Wednesday, 30 June 2021 : 13th Week of Ordinary Time, Memorial of the First Martyrs of the Holy Roman Church (Homily and Scripture Reflections)

Liturgical Colour : Green or Red (Martyrs)

Dear brothers and sisters in Christ, today’s Scripture readings remind us that all of us are beloved and precious to God, and we should not be afraid to seek Him for help, and trust in Him. For God alone can be trusted and depended on, and when other worldly and human ways and methods fail, we often will have only the Lord and nothing else left. This is a reminder for us to turn towards God and to be ever faithful to the Covenant which He has made with each and every one of us.

In our first reading today, we heard of the story of Abraham and his two sons, Isaac and Ishmael from the Book of Genesis. While Ishmael was born of a slave woman named Hagar, the slave of Abraham’s wife Sarah, Isaac was the lawful and legal son and heir of Abraham, as the long awaited son of his wife Sarah. God has promised Abraham that he would have countless descendants and that they would be blessed just as God had blessed Abraham.

However, Abraham slipped in his trust in the Lord and he listened to the suggestion of his wife Sarah to take the slave Hagar as the one to bear a child for him. In the custom of the time, the child born to a slave owned by a man’s wife was considered to be the child between the man and his wife, and not of the slave, as the slave belonged to the wife. And that was how Ishmael was therefore conceived and born, before Isaac, the promised child and son was born later as God fulfilled His wondrous promise to Abraham.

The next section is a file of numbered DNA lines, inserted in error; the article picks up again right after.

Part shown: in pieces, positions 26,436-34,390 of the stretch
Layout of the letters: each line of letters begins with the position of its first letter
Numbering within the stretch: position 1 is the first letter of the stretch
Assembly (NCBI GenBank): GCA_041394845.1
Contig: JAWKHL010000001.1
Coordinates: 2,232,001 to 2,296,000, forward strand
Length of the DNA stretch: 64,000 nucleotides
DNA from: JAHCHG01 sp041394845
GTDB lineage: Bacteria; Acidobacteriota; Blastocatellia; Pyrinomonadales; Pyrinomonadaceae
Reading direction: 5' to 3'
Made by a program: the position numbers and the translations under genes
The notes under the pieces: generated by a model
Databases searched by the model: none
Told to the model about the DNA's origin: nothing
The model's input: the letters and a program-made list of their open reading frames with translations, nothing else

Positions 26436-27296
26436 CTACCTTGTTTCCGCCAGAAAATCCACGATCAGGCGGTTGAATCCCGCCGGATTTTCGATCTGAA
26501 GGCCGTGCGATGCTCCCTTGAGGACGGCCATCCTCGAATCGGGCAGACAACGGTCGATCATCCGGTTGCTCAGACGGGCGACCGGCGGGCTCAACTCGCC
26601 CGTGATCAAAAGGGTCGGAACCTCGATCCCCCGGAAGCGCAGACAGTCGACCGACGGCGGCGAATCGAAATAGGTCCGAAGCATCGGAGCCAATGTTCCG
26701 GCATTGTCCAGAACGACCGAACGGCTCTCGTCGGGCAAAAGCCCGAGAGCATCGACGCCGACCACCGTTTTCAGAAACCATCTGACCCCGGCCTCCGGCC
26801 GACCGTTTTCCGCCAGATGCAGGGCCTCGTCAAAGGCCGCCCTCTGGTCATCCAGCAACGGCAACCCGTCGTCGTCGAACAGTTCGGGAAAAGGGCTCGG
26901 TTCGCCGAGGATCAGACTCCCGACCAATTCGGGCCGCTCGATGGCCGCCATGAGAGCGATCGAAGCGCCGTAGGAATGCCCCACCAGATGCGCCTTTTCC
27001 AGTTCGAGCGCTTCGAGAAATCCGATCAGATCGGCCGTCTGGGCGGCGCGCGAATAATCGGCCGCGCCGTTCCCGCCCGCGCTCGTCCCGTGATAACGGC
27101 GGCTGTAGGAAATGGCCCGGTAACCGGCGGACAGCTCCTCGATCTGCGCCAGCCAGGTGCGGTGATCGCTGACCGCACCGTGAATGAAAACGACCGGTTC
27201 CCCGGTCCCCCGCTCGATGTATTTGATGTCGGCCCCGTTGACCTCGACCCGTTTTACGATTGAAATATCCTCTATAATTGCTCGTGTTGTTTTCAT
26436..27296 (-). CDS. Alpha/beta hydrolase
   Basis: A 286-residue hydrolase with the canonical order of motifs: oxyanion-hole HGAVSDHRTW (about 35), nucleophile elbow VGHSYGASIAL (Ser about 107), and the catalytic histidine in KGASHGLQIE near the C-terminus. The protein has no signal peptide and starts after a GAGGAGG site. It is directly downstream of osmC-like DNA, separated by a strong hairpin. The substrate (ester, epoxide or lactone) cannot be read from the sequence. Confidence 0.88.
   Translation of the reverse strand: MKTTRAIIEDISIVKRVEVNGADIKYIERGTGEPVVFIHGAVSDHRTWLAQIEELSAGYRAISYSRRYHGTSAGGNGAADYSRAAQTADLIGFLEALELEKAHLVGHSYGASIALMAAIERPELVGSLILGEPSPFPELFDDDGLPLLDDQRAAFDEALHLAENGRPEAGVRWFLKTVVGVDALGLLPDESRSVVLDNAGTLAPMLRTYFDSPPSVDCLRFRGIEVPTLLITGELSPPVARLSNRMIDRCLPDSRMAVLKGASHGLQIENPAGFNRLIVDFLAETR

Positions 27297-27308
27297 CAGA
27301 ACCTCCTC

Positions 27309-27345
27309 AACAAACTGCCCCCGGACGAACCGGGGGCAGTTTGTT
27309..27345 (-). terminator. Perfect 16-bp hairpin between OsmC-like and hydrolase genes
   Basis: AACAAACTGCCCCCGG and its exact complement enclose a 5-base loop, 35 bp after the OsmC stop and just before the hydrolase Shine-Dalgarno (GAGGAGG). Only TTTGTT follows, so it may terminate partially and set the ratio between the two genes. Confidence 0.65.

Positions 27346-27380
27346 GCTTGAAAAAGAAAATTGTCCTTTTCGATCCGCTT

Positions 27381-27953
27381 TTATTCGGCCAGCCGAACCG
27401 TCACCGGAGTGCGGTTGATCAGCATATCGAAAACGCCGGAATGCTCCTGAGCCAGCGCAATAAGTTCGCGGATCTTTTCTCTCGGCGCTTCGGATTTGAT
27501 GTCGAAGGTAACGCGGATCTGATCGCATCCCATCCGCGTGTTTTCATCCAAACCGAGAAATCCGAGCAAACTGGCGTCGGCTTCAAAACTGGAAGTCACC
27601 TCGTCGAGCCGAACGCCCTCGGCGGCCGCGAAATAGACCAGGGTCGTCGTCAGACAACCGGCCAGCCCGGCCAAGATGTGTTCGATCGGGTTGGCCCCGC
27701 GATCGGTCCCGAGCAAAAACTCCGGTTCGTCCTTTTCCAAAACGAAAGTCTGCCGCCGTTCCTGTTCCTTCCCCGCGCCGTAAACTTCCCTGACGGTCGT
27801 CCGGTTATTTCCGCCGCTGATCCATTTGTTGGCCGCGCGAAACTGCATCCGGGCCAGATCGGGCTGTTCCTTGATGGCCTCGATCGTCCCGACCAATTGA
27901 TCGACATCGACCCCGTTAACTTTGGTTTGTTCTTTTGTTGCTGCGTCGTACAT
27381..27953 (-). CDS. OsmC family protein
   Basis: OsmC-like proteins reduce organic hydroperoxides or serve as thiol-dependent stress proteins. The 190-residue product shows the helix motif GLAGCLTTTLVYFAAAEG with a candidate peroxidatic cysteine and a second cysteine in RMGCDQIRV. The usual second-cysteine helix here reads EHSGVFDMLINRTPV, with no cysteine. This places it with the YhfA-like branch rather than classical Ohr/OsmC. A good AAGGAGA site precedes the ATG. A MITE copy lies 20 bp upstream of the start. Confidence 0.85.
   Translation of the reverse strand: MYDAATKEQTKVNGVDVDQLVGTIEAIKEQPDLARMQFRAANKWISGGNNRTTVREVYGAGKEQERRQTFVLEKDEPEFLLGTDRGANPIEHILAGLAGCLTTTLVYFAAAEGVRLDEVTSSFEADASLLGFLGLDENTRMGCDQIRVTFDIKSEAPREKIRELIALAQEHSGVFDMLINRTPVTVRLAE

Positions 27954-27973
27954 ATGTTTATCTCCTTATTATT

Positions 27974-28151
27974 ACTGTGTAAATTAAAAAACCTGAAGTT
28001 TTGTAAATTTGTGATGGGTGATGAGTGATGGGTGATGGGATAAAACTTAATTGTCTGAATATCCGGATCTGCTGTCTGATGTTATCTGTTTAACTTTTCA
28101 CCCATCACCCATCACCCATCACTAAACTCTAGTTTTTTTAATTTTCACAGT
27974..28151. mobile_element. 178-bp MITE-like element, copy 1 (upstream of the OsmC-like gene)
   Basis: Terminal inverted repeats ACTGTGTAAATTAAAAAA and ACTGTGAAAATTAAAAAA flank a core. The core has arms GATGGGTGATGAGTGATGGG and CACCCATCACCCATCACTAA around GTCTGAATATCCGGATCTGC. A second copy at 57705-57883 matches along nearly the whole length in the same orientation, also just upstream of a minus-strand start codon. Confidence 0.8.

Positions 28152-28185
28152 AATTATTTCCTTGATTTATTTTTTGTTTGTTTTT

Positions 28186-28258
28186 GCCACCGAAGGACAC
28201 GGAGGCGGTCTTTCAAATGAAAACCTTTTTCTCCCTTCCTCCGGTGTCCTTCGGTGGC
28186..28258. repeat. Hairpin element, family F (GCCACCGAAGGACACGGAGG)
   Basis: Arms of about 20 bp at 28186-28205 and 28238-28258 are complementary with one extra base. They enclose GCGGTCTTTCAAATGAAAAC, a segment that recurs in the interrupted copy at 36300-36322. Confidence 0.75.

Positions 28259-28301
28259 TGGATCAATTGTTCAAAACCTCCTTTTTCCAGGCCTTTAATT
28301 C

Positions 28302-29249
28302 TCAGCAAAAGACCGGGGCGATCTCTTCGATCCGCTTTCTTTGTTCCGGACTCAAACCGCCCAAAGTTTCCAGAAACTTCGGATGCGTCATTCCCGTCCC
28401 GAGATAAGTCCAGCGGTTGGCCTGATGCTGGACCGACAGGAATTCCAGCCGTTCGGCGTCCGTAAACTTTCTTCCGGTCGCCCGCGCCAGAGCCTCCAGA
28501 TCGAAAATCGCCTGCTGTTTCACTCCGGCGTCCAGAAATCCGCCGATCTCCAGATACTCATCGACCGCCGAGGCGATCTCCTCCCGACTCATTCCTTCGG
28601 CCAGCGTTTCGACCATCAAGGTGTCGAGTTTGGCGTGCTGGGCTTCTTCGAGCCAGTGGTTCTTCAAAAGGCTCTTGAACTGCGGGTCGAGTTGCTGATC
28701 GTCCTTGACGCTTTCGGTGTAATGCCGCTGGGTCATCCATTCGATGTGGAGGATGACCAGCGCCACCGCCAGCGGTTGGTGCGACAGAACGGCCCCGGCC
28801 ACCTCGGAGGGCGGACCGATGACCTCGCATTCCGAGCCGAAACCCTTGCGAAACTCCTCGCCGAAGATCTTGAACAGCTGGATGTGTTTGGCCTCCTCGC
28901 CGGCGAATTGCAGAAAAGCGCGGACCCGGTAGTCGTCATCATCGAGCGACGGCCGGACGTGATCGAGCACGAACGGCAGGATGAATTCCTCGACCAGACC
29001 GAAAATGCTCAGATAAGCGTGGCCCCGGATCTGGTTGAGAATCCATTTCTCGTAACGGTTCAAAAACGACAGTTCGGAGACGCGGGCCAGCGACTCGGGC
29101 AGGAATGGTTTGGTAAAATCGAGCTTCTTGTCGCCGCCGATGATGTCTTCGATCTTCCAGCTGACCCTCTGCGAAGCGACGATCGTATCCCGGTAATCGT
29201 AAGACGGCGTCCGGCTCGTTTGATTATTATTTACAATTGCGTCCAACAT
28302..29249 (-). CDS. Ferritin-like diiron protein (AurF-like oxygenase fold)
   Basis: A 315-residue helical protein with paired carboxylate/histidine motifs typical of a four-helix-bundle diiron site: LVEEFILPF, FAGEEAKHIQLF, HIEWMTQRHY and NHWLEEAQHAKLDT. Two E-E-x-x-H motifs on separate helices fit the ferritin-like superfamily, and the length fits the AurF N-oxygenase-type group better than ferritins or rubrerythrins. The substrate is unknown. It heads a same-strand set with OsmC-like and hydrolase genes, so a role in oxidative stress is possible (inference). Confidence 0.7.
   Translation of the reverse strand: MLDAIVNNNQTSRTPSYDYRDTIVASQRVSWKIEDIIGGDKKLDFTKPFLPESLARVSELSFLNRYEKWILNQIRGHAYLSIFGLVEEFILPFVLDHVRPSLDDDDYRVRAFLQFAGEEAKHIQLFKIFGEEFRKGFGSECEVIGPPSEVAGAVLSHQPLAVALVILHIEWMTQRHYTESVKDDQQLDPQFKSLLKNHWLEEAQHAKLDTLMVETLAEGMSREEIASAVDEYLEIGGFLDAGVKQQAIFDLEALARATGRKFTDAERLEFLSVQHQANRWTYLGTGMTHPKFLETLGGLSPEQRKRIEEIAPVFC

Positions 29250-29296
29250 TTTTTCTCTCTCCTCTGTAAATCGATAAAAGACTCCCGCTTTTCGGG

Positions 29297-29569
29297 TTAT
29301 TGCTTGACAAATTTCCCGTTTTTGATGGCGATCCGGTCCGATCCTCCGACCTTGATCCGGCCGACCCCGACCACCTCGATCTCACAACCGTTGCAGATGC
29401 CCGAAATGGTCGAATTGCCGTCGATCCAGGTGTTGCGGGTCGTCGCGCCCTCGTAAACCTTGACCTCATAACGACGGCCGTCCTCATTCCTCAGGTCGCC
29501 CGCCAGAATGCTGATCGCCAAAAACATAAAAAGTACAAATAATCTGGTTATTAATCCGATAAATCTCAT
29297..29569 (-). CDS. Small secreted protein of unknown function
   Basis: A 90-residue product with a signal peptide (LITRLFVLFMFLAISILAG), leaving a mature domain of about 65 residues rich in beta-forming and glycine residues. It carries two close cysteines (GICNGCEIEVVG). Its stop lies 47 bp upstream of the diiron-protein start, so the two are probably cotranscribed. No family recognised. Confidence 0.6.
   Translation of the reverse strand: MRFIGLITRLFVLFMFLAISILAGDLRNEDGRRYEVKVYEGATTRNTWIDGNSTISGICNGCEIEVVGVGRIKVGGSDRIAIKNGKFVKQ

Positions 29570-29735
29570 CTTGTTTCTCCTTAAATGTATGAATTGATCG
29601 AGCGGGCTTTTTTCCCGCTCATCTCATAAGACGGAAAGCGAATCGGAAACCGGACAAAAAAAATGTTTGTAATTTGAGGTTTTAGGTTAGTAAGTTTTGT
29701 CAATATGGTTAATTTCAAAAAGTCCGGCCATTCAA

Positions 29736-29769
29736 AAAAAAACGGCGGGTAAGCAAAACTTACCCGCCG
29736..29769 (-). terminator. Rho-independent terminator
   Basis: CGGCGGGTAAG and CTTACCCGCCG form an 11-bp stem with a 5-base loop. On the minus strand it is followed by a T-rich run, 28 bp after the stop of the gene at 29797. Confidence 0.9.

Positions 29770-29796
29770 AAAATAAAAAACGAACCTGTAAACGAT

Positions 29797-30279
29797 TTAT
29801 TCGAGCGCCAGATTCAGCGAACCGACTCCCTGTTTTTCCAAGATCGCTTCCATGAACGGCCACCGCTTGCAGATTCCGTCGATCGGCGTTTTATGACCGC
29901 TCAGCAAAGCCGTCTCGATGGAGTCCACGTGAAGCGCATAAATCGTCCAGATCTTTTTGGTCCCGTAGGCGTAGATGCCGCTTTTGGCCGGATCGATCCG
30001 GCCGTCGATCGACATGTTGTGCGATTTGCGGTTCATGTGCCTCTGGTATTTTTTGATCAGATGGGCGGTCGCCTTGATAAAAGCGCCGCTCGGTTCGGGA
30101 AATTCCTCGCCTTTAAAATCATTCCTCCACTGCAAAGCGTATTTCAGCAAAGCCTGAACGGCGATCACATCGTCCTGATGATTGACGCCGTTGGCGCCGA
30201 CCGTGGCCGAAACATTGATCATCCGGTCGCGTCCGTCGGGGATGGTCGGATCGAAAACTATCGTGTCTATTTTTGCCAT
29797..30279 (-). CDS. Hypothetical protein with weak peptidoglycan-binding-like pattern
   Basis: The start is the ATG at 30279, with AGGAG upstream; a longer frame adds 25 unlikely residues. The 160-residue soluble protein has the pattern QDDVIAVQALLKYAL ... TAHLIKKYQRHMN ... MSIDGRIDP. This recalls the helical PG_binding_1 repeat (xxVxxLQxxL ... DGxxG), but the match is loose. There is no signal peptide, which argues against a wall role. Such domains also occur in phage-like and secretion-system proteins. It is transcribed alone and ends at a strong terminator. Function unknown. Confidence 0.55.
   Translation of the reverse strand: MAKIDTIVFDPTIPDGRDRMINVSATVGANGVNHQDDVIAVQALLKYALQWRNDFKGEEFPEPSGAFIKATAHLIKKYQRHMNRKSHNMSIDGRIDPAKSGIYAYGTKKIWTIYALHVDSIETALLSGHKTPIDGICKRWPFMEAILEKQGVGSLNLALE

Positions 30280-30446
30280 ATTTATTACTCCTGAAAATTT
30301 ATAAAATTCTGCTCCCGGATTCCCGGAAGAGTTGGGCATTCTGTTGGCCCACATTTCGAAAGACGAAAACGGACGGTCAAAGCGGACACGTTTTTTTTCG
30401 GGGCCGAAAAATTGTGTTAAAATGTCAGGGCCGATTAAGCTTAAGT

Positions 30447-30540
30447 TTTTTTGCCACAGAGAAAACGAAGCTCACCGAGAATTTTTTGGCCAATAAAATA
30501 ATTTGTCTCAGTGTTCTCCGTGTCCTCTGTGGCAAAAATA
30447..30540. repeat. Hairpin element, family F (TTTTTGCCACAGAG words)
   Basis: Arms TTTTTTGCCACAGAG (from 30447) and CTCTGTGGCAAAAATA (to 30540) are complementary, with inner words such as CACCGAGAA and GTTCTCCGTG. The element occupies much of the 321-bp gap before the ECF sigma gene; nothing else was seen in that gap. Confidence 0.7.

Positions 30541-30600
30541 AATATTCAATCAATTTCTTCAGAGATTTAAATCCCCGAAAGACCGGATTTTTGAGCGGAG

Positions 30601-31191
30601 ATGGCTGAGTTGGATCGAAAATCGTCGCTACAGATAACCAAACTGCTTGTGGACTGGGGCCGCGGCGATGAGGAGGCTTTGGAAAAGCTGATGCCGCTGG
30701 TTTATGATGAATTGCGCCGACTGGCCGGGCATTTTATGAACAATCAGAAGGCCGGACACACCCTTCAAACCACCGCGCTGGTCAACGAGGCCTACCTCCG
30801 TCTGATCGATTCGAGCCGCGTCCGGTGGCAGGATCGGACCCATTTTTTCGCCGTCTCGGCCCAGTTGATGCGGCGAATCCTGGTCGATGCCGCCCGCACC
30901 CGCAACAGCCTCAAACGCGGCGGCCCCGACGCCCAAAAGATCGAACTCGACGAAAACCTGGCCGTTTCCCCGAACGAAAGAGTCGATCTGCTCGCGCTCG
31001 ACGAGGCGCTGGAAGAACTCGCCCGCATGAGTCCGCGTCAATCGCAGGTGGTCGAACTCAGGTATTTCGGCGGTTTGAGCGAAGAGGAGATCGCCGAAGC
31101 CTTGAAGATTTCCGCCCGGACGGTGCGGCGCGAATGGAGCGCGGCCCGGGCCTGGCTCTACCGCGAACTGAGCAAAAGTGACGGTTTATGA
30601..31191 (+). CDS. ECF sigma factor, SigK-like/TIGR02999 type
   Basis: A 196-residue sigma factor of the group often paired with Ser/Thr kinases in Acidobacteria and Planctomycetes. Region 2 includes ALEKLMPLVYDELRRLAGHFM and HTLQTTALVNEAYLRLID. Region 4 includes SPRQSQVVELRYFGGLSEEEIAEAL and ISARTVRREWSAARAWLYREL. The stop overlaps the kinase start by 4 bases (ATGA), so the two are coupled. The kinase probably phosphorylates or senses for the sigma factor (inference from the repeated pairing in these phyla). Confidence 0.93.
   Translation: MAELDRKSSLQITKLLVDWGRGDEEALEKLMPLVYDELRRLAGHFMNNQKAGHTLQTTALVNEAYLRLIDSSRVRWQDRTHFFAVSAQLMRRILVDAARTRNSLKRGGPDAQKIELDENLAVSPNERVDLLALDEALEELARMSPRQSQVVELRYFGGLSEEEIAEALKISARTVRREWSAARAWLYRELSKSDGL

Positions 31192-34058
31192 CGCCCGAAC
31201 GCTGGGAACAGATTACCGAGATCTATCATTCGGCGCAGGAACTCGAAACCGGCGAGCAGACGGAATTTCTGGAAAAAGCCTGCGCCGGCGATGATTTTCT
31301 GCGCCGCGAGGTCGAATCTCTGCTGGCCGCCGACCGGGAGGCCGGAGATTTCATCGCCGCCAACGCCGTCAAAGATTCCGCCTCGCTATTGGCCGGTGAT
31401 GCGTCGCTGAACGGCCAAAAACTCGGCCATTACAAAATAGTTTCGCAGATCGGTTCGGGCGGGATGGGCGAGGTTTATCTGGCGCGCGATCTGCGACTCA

And this created friction between Ishmael and Isaac, as while Ishmael was older and the supposed heir before Isaac was born, he had been superseded by Isaac, the true heir. Hence, in our reading today we heard how Abraham sent both Hagar and her son Ishmael away after providing them with some food and water. They both wandered in the desert and in places without food and sustenance, and Hagar cried out to the Lord for mercy and compassion, which the Lord heard and He sent His Angels to help Hagar and Ishmael.

We can see therefore God’s love for His people here, for Abraham, Sarah and Isaac, as He has promised them, and even for Hagar and Ishmael, although the latter’s conception and birth had been against the will of God. He was still the child of Abraham nonetheless, and God took care of Ishmael and blessed him too, and he would go on to become the father of many nations just as his half-brother Isaac would. God fulfilled His promises and showed His love and compassion to His beloved ones.

In our Gospel passage today, we heard the Lord and His action in Gadara as He met two men tormented and possessed by the evil spirits, from whom many others had fled in fear, and those men had been ostracised and sent off to live in the wilderness away from the rest of the society. But the Lord showed His love and compassionate mercy, and just how precious and beloved they were, by commanding the evil spirits that dwelled in them to get out and by His power and authority, He sent those evil spirits instead to the flock of pigs nearby.